“Every time we create a gun law, we take away a legal weapon from a law-abiding citizen,” he said. “Not from a criminal, criminals don’t follow laws.”

Santos said affordable housing is a problem throughout the nation and that updating public housing to respectable conditions and treating their tenants with respect should be a top priority. He said that taking care of the American public before taking care of other nations is also something that a congressman advocates for.

“We need to come together to understand that we need to put first our American people and make sure that we take care of our own before we start extending help to millions of people trying to pour into our country,” Santos said. “We need to make sure that they come first.”

Zimmerman said he has a “strong record” of border security and called Santos’ connection between that and affordable housing a “desperate try.” Zimmerman touted the need to have a commitment to workforce housing and also to revitalize downtown areas throughout the 3rd District.

“Everywhere I go throughout Nassau County and Queens, there’s a recognition of the need to bring back what they call workforce housing or affordable housing,” Zimmerman said. “So young people can live at home, where they grew up, contribute to their communities and get jobs locally, near their families.”

Santos, on multiple occasions, called a vote for Zimmerman a vote for another “rubber stamp” for the Biden agenda and that 3rd District constituents should cast their vote for him instead. Zimmerman said his leadership and his endorsements from a myriad of politicians and organizations reinforce he is the choice to represent the district.

Zimmerman is co-president of ZE Creative Communications on Bond Street in Great Neck, a public relations firm he started 33 years ago with Ron Edelson and a Democratic national committeeman.

Zimmerman previously worked as a congressional aide on Capitol Hill for Congressmen Lester Wolff, James Scheuer and Gary Ackerman. His advocacy also led to his being nominated by President Bill Clinton to serve on the John F. Kennedy Center for the Performing Arts Presidential Commission on the Arts and by President Barack Obama to serve on the National Council on the Humanities.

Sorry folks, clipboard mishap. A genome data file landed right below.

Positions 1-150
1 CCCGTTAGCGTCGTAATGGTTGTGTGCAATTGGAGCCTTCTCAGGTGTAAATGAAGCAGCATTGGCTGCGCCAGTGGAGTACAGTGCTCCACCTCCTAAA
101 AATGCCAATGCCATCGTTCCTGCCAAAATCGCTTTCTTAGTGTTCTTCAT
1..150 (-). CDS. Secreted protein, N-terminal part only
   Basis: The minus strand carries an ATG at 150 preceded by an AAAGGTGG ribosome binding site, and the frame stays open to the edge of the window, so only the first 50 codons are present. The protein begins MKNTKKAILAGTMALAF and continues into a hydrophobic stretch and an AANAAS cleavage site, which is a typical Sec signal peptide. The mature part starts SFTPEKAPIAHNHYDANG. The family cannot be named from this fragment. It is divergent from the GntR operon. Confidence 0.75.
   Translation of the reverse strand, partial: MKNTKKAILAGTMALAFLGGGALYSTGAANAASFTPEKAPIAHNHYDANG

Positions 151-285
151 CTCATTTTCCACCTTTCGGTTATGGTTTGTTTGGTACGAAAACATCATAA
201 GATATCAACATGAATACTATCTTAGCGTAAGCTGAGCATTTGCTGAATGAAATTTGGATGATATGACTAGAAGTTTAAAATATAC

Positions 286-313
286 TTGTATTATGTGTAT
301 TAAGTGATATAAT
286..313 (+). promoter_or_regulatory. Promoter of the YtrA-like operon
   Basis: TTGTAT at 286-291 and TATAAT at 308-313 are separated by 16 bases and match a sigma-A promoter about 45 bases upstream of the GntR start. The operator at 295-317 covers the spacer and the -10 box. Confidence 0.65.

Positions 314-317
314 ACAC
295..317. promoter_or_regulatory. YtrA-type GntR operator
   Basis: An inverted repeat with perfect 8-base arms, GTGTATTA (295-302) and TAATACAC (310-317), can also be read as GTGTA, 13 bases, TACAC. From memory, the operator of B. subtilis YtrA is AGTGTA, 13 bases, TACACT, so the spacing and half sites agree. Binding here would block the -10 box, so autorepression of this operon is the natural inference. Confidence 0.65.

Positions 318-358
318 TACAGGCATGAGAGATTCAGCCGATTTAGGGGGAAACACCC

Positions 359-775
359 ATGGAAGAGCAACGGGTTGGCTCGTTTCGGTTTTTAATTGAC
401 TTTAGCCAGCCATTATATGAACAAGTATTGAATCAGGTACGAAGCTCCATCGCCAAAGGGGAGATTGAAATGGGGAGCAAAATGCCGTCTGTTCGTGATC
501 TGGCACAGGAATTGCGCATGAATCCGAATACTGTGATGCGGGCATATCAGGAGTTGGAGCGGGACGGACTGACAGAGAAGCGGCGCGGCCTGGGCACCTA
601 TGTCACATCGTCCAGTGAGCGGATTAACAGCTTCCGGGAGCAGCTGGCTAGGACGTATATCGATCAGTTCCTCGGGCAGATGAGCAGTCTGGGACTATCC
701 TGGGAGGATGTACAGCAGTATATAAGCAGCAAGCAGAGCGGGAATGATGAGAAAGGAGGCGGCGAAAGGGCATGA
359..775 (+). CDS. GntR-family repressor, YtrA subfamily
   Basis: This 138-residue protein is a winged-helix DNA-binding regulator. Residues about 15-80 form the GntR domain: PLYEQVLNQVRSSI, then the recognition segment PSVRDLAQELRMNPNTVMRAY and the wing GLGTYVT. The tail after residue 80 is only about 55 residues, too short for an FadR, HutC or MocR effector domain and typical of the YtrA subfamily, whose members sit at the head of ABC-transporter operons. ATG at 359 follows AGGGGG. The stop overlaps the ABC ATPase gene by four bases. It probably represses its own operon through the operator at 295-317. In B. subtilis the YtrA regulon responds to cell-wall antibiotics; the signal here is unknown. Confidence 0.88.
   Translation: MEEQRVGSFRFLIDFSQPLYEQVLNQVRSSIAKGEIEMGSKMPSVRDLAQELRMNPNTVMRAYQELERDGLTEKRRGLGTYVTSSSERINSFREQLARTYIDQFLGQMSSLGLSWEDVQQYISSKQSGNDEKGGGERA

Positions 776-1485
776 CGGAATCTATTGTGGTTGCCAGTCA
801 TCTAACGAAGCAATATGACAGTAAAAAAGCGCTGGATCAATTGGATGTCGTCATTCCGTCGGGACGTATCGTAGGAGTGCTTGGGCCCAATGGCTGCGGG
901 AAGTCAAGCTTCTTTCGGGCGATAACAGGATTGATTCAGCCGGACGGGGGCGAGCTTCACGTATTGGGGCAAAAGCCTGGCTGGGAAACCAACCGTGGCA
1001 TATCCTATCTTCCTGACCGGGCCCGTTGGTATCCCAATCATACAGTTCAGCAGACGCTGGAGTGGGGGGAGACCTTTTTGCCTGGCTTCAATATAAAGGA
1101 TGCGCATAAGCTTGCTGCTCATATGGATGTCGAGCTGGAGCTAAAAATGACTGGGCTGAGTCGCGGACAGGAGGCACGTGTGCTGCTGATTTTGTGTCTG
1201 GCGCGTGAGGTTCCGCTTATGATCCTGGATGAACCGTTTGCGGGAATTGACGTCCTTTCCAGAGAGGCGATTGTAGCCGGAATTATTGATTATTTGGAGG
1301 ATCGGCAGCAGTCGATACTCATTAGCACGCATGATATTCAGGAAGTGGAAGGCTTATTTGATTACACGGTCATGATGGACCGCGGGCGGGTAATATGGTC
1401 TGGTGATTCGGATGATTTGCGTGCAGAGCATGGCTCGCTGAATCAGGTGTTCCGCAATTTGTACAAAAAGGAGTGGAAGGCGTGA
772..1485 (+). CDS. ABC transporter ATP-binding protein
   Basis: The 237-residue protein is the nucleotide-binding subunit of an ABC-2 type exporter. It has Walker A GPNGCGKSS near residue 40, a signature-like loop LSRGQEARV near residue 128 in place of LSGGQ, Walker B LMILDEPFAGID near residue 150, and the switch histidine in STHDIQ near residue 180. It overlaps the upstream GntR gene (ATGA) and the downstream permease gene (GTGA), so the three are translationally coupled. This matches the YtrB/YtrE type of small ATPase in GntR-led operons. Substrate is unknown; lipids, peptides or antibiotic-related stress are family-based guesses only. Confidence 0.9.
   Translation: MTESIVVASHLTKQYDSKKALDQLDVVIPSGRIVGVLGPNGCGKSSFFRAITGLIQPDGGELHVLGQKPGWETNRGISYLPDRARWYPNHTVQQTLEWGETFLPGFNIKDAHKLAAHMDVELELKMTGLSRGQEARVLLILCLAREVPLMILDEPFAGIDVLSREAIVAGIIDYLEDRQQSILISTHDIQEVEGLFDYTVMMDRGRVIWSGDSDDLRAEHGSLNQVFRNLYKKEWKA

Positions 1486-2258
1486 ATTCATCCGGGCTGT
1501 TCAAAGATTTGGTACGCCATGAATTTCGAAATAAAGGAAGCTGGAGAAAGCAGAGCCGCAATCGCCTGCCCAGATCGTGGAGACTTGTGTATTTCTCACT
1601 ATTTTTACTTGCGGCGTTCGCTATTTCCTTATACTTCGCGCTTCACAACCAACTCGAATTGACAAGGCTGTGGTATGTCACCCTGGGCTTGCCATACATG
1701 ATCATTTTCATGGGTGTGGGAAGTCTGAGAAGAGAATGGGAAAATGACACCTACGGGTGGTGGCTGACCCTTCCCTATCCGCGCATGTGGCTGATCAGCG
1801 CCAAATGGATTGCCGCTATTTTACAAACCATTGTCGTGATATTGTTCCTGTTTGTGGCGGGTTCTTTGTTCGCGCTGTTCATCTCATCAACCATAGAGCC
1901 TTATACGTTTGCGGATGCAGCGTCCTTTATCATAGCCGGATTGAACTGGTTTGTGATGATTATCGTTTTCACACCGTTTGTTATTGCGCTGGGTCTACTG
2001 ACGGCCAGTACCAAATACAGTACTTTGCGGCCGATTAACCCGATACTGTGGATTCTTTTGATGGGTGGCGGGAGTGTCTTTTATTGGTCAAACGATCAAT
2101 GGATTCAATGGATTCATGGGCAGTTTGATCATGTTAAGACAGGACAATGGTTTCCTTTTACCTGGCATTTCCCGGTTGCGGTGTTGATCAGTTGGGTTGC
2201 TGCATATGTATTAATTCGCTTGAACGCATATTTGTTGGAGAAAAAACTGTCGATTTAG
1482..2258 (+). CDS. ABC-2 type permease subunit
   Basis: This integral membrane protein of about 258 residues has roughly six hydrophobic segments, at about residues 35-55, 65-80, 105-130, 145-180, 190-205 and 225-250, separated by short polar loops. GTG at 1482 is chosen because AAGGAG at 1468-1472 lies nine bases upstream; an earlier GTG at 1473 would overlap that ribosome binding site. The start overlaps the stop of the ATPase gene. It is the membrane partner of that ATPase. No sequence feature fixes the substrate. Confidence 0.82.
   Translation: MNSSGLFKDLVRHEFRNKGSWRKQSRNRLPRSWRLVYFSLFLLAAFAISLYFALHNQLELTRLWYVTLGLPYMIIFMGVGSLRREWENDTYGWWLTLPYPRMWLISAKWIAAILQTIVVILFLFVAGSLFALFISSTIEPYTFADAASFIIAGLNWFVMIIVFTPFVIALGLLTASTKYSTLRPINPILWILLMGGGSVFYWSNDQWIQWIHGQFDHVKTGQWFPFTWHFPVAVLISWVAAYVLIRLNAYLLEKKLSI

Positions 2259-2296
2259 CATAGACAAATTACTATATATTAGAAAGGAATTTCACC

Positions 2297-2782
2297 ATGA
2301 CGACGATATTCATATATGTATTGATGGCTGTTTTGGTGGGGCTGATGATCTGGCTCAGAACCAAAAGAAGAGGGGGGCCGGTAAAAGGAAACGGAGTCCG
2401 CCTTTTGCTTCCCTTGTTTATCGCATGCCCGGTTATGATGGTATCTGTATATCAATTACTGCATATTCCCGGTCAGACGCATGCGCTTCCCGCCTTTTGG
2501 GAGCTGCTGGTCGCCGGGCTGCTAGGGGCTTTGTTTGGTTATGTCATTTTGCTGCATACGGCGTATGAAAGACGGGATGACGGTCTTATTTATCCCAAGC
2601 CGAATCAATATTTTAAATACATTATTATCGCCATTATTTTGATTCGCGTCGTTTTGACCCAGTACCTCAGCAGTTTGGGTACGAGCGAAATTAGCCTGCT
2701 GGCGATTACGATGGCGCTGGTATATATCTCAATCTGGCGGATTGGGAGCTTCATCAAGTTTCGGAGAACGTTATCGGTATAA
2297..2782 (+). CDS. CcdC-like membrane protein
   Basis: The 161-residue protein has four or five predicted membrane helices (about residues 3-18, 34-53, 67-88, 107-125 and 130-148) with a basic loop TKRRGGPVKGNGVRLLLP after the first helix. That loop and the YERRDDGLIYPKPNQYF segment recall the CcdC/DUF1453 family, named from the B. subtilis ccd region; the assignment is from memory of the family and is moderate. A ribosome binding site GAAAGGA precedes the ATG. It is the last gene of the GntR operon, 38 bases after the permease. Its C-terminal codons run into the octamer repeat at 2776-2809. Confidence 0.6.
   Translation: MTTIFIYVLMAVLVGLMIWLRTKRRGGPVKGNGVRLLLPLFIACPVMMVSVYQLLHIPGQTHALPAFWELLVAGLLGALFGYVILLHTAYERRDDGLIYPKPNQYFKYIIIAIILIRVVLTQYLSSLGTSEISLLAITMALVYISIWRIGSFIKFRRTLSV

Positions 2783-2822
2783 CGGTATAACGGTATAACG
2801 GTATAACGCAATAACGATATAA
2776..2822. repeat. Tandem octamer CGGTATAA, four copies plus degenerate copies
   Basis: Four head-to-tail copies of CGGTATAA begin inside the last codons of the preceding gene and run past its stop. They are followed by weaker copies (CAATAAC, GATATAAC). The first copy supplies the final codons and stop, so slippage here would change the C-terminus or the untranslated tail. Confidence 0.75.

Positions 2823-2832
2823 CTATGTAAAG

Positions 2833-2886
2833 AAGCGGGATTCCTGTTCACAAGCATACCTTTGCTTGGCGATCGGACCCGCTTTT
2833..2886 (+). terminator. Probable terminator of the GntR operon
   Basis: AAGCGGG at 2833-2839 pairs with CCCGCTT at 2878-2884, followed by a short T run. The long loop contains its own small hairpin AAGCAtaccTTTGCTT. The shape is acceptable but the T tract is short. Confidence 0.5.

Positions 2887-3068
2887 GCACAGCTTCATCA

Notable endorsements for Zimmerman include Gov. Kathy Hochul, U.S. Rep. Tom Suozzi, U.S. Secretary of State Hillary Clinton, U.S. Rep. Grace Meng, former Nassau County Executive Laura Curran, state Assemblyman Charles Lavine, state Comptroller Thomas DiNapoli and former New York City Police Commissioner Bill Bratton.

Santos, who ran against Suozzi in 2020, was named a “Young Gun” candidate in the National Republican Congressional Committee’s Young Guns program earlier this year, his campaign said. The Republican was recently endorsed by Town of North Hempstead Supervisor Jennifer DeSena and the Nassau County Police Benevolent Association.

Both are running to fill the seat of U.S. Rep. Tom Suozzi (D-Glen Cove), who ran an unsuccessful campaign for governor earlier this year.

New district maps were submitted recently by a court-appointed special master and have been viewed as more neutral compared to ones that were previously rejected by the state Appeals Court.

While the 3rd Congressional District under the new proposal does not extend as far west as the Bronx or Westchester, it does stretch to more southern parts of Nassau County such as Hicksville and Massapequa. The new lines do exclude the parts of the district that now stretch into Suffolk County, mainly Huntington and Smithtown.